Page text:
As a member of MAYA’s Human Sciences team, I’ve configured pressure sensors for material tanks, set up home monitoring systems, walked around a cement plant checking motor health with a portable data collector, played with in-car entertainment systems, traded stocks online, managed physician transcription records, and attempted to use a stylus to control software on a tablet PC while being driven in a Mini Cooper over cobblestone roads near MAYA’s office.

My colleagues and I have visited car shows, post offices, convention centers, paper mills, military bases, water treatment plants, industrial gas distributors, skyscraper control rooms, and the countless homes of people who are generous enough to let us spend time observing and talking with them.

All, as Henry Dreyfuss1 said, in the name of research!

Henry also said that “life would be easier, but probably not so interesting, if we didn’t have to do these things…if we could invoke some mysterious wizardry to disclose the design the consumer will accept…”

And he’s right on both counts about the role of research in product design. When I put in the time and effort to dig into our clients’ products, services, and environments, and spend time with the people associated with them, it isn’t always easy, but it certainly is interesting. And it’s also my responsibility.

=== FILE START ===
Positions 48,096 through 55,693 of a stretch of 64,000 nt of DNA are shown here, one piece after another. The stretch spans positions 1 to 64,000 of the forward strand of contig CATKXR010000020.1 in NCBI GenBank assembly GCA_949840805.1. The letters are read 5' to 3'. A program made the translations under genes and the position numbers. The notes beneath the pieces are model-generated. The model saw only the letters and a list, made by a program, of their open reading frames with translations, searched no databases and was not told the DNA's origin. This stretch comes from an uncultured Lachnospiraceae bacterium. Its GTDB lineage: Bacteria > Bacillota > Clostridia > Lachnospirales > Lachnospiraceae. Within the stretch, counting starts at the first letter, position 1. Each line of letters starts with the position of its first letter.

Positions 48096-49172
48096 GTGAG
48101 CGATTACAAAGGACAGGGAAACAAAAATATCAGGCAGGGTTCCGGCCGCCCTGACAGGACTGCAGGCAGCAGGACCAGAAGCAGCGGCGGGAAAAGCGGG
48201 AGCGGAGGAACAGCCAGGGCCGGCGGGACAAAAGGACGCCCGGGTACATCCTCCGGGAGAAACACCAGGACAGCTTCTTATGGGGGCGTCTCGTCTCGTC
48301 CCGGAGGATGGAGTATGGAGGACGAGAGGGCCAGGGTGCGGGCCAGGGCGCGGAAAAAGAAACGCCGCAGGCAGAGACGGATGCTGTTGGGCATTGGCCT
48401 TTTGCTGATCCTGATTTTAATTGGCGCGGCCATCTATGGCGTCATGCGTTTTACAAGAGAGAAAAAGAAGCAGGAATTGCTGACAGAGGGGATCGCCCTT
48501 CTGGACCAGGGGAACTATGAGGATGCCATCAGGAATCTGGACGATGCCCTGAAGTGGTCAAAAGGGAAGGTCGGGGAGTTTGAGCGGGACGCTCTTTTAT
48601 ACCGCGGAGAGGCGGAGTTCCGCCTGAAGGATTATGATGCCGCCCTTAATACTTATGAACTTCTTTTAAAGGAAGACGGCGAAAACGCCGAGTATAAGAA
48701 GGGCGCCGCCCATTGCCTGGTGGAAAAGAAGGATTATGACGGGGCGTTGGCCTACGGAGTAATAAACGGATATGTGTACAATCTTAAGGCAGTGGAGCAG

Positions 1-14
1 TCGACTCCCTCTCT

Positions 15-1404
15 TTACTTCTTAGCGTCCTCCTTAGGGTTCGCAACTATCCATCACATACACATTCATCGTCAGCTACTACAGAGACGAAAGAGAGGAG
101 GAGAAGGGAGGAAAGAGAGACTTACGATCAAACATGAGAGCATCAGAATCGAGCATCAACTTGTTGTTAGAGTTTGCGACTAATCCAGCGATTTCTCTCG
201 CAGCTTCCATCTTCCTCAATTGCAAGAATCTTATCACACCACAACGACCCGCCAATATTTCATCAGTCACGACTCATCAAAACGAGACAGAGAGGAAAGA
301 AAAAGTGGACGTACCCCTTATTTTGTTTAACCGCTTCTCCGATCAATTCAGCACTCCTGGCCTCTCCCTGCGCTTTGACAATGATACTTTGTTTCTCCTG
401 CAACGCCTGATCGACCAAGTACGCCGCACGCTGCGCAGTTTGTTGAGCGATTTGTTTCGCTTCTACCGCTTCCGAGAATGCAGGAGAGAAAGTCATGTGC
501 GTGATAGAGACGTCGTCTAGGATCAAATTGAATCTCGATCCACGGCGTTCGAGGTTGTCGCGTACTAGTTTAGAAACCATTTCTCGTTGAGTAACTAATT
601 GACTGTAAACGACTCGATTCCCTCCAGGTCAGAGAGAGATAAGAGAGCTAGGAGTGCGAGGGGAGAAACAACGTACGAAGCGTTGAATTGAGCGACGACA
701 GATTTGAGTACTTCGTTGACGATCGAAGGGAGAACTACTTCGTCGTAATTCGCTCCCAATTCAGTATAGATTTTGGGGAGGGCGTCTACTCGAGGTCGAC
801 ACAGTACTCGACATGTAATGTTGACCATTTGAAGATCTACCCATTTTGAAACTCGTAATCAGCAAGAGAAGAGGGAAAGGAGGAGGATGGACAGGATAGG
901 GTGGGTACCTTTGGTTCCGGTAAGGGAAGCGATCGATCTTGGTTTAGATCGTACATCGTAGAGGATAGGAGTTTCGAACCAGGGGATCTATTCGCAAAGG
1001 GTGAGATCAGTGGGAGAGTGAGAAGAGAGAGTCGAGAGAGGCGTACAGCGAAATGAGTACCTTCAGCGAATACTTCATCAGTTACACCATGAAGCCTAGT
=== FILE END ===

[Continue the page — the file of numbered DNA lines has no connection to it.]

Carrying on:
To design a usable, useful system, I need to get beyond the level of “information” and move up to the level of “knowledge and understanding.” For example, it’s not enough to know that a software application helps engineers monitor and troubleshoot a particular system. I need to get to a point where I can say, “Hey, to do some problem solving here, I need to see an historical report of transmissions for the last month, and compare it to the battery voltage as well.” In other words, I need to be able to apply the information I’ve learned. And further, I’ve got to understand “why.”

Frankly, I’m just plain uncomfortable with the inherent risk that comes with designing in a vacuum. So, here’s a toast to Henry, and to designing well.

1: Henry Dreyfuss, famous U.S. industrial designer, 1904-1972.

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